After more than a decade of explosive growth in the local food economy, the most visible portion of food sales within that sector has seen a slowdown. A new report from the U.S. Department of Agriculture shows the growth of sales of local food at farmers markets, farm stands and through CSA models has lost momentum.
Even the rate of growth in the number of farmers markets nationwide has slowed in recent years after several years of rapid growth, rising just 1.5 percent from 2013 to 2014.
That’s not necessarily bad news for farmers. In fact, it could mean the entire local food movement is growing up.
The USDA calls these transactions “direct to consumer sales,” taking into account when you buy fruits and vegetables at a farmers market or through a CSA share, all part of the "Know Your Farmer" movement.
From 2007 to 2012 the value of food sales that take place when a farmer is face-to-face with a consumer dropped by one percent in real dollars. For some context, from 2002 to 2007 that value increased 32 percent. The increase was 36 percent in the five-year period before that.
Let’s go through the theories as to why this slowdown occurred.
We’ve Hit Peak Farmers Market
One cause for the plateau could be a stagnation in the number of people who actually care about local food. Or as the USDA puts it, “a plateau in consumer demand for local food.” An explosion in farmers markets has benefited farmers, but it might be too much of a good thing.
“In densely populated urban areas, farmers’ markets often compete with each other for vendors and consumers,” the report reads. “In other areas, newer, more strategically located farmers’ markets may lead to the decline of previously established markets.”
There are only so many dollars out there being spent on local food. At a certain point regions can be saturated with too many markets, fragmenting the consumer base for local food.
“That’s been something producers have been concerned about,” says Ashley Colpaart, coordinator for the Northern Colorado Food Cluster, a group designed to support the nearby local food system. “And a reason why they’ve been pushing for a singular, community marketplace that’s the one stop shop for local food.”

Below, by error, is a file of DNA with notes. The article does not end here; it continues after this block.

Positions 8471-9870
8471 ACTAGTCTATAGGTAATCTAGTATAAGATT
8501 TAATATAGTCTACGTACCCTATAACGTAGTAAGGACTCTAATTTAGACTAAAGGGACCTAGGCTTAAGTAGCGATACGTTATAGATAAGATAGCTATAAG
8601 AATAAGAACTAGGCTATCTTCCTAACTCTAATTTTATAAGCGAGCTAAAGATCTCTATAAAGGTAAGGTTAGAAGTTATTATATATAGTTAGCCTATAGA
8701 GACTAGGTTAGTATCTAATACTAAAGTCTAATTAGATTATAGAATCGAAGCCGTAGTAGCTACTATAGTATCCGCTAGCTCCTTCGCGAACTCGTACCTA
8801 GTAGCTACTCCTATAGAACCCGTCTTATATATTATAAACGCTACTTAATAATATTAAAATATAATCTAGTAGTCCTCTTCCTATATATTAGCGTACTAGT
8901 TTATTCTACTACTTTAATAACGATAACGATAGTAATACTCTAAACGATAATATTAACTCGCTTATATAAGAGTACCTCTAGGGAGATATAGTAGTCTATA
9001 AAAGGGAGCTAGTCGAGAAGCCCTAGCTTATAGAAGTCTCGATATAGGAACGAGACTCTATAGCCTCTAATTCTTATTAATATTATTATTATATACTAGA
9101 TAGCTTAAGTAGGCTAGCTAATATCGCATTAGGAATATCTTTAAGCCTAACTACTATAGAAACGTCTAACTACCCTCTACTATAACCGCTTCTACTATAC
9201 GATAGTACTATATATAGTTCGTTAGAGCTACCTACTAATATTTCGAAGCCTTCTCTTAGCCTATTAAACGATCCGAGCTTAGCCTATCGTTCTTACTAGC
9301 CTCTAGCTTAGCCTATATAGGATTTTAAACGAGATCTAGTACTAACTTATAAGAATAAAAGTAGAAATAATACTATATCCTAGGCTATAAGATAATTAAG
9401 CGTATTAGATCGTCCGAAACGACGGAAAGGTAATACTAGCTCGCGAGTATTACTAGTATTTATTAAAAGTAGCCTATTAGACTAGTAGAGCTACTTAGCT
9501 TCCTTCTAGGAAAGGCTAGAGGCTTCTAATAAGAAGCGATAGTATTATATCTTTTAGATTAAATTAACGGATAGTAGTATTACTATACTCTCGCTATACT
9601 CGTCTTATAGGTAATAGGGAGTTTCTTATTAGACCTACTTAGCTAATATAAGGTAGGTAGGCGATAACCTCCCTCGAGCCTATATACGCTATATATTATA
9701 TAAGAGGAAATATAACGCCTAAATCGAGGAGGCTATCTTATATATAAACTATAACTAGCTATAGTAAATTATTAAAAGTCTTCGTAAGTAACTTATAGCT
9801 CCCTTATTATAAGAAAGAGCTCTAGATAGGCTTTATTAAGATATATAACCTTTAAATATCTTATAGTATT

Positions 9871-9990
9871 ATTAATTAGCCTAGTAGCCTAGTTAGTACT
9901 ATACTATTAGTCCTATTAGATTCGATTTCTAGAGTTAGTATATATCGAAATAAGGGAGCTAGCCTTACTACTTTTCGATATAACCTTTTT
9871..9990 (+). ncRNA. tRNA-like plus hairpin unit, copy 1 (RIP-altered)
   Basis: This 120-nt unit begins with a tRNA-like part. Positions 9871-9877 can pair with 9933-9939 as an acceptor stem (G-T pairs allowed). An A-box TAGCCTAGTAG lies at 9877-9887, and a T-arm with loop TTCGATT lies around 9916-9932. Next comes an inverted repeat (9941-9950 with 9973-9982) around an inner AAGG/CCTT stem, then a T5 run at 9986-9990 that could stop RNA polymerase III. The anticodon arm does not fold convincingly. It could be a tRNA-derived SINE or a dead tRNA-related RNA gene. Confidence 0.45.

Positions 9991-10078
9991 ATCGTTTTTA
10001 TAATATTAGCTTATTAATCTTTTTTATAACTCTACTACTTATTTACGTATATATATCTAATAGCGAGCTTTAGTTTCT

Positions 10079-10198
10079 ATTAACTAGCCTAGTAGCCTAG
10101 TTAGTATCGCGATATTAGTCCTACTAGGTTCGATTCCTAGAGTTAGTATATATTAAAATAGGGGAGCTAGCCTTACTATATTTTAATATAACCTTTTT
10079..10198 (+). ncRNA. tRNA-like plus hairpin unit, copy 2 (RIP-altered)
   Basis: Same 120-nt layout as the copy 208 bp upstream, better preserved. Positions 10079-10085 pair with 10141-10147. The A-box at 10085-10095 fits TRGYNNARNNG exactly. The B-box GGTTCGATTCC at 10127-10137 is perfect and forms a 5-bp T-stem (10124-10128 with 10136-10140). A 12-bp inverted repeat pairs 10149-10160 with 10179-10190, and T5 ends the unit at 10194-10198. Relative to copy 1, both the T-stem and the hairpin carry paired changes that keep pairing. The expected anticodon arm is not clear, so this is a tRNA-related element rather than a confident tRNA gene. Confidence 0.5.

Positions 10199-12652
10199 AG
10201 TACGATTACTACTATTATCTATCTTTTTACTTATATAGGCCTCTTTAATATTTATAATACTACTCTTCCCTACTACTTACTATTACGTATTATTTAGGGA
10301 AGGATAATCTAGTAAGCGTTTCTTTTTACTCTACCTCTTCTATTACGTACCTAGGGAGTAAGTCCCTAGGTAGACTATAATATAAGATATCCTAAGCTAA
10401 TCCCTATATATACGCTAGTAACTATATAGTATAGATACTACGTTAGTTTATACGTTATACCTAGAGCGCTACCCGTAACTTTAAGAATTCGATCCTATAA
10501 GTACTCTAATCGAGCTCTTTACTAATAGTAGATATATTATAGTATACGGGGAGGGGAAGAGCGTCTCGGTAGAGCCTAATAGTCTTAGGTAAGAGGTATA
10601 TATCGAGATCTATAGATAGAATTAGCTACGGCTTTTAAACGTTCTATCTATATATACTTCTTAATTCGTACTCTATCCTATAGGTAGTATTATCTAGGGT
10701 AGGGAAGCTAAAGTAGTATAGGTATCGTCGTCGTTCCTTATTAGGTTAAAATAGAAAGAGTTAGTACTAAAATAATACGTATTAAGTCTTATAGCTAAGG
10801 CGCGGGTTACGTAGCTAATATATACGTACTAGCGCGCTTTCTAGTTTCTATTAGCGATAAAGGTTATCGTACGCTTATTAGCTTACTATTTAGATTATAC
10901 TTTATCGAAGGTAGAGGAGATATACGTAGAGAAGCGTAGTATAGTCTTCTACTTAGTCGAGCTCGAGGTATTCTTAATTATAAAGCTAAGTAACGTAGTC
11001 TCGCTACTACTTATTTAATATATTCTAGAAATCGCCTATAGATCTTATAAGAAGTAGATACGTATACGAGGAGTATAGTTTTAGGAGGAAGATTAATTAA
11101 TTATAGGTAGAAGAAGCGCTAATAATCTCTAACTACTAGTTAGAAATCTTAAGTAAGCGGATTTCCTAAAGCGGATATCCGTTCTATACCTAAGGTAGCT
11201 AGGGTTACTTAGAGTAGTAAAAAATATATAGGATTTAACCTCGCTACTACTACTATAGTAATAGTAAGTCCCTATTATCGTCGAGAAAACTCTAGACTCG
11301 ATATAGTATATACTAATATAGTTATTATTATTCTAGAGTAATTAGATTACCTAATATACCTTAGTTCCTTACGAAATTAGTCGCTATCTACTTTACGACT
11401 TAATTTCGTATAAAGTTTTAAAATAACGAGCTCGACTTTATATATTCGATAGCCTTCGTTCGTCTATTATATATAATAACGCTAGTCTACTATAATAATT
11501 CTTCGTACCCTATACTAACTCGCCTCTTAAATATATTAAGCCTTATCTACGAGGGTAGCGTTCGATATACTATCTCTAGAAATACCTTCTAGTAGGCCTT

The Local Food Economy Is Maturing
Farmers markets may be a good marketing tool for a small farm, but the profit margins are slim and can be onerous to attend and prepare for, says Sarah Low, a USDA economist and lead author on the report.
“There’s a lot more opportunity for people to purchase at farmers markets, but that puts a lot of pressure on the producer,” Low says.
Consumers are still demanding local food, Low says, it’s just that farms are increasingly using middlemen -- selling to restaurants, grocery stores and distributors. With an increasing share of their produce, dairy or meat going to those intermediated channels, some farmers may choose to forgo the farmers market.
“It’s just not as cost-effective for producers to be face-to-face with consumers,” Low says. “A lot of farmers like to spend their time farming, not necessarily marketing food.”
Other figures in the report bear out this theory too. While sales at farmers markets declined, food hubs and farm to school programs exploded. From 2007 to 2012, the number of food hubs, local groups that connect farmers to food-using businesses, increased 288 percent. Here’s an even more ridiculous number: Since 2006, the number of school districts with farm to school programs jumped 430 percent, according to the USDA.
“It’s much more efficient for the farmers to sell to a food hub or sell to a grocery store,” Low says. “It’s probably not that interest is declining, it’s that these sales are shifting to these intermediated outlets.”
The Recession Slowed Everything Down
Spurred by the collapse of the housing market in 2008, the recession likely played some role in slowing sales at direct-to-consumer sites, Low says.
The report notes some consumers view local food as expensive. A Mississippi case study in 2001 found that food sold at farmers’ markets and farm stands didn’t compete with grocery stores. Instead they were perceived as complementary activities, not replacements. It could be that in tough economic times consumers cut out spending at farmers markets they saw as complementary and not as necessary.
Essentially, this theory acknowledges that the Great Recession touched nearly every part of the economy and not even local food was able to weather it, nor to secure a rebound by the time data was collected in 2012.